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Chiefs Draft Film Review: Army EDGE Andre Carter II

Kansas City could create a monster by selecting this athletically gifted defender who has size and length.

NCAA Football: Army at Troy Danny Wild-USA TODAY Sports

There are plenty of expectations for young men and women who have been in the military, thanks to the difficult training they undertake — and the rigid attention to detail that is expected of them. Still, we rarely see top NFL talent coming from the football programs of the service academies. But Andre Carter II — who plays at a position where the Kansas City Chiefs need young talent — could be an exception.

Army EDGE Andre Carter II

As a 6-foot-4, 200-pound wide receiver, the Houston, Texas native was an unranked, unrecruited prospect back in 2018. Now, however, Carter stands 6-feet-7 and weighs 260 pounds — and is regarded as one of the top pass rushers in college football. Over the last few years, Carter has shown determination and dedication to his craft.

As a junior in 2021, he went on a lot of radars with 14.5 sacks, 17 tackles-for-loss and an interception. He hasn’t replicated that success this season — but in large part, that can be attributed to opponents scheming against him, creating ways to make him a non-factor. He has plenty of athleticism (and a first-step burst), but he can learn and grow into an absolute disrupter at the next level.

You can see him in action on CBS during the annual Army-Navy game, which will be played Saturday at 2 p.m. Arrowhead Time.

Here we see Carter (no. 34) in a two-point stance, which is typically how he lines up for the Black Knights. He is able to squeeze down enough to make contact with the ball carrier, then hang on to swing him down for the tackle. His path could be a little narrower — allowing for a better angle — but he makes the play.

One of the knocks on Carter’s game is winning beyond the initial move. He is able to beat a lot of offensive linemen on his first step but struggles to do much if he gets locked up.

Here we see his progress halted — and he fails to do much after that. He has the right build to add muscle to his frame, which will allow for more violent use of his hands.

Here is another example of Carter being beaten by the offensive tackle. His rip back to the inside is thwarted — and you can see how he could benefit from being stronger.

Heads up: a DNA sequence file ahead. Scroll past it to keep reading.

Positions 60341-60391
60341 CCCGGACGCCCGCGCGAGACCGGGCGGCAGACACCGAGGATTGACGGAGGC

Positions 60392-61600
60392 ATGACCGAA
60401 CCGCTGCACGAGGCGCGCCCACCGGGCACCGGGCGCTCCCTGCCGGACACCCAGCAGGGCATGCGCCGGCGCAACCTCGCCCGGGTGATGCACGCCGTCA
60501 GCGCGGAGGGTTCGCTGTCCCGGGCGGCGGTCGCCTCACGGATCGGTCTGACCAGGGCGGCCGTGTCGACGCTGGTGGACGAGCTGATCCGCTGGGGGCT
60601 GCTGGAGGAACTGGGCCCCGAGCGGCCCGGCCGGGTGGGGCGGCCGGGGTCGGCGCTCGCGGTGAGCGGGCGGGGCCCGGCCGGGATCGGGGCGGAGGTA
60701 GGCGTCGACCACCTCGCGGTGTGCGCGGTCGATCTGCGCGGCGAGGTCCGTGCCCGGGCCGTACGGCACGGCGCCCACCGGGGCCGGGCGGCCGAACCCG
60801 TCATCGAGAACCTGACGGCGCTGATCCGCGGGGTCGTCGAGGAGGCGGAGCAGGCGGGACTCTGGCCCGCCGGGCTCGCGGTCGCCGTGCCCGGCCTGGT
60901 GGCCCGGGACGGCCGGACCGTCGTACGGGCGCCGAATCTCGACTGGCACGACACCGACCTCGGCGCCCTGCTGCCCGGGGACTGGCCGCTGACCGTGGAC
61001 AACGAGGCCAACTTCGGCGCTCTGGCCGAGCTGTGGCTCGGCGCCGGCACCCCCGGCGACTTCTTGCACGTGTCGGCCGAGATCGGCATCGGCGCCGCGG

But here we see what Carter brings to the table: he can make winning look effortless. His pressure forces the quarterback to step up in the pocket where there is a jumble of bodies. Carter’s initial quickness cannot be taught, which makes him worth developing.

While Carter is not afraid to dig into his bag of tricks, some of them need to be perfected a bit more. His spin back to the inside is a work in progress — but once he gets more reps under his belt, it could be a scary maneuver.

Here is a nice little move where Carter seems to teleport around a blocker, using almost basketball-like footwork as he twitches to avoid contact. At his size, you don’t anticipate such a quick twitch — so when he breaks it out, it catches opponents off-guard.

On this play, Carter utilizes an inside rush move — and is in a perfect spot to disrupt the running play. Unfortunately, he appears to lose track of the ball — and doesn’t make the contact he might have. While it is still a positive play for the defense, it seems like a missed highlight for Carter.

Here, Carter breaks out another spin move to the inside with what appears to be a little more comfort and effectiveness. The ball is out quickly enough that he just misses the sack, but the way he sets up the offensive tackle up with a faux-swim move — and then hits him with the spin back inside — is impressive. Improving his timing and transition will help him sharpen up this move.

The bottom line

Carter will most likely draw interest from multiple NFL teams. His rare combination of size, length and athleticism will attract the attention of defensive coordinators who will want to use him in a role similar to that of Dallas Cowboys outside linebacker Micah Parsons. On draft night — given his natural talent and skillset — he may creep into the back end of the first round.

Along their defensive line, the Chiefs need athletic players who can be effective pass rushers. If the cards fall the right way, they could turn Carter into a monster.

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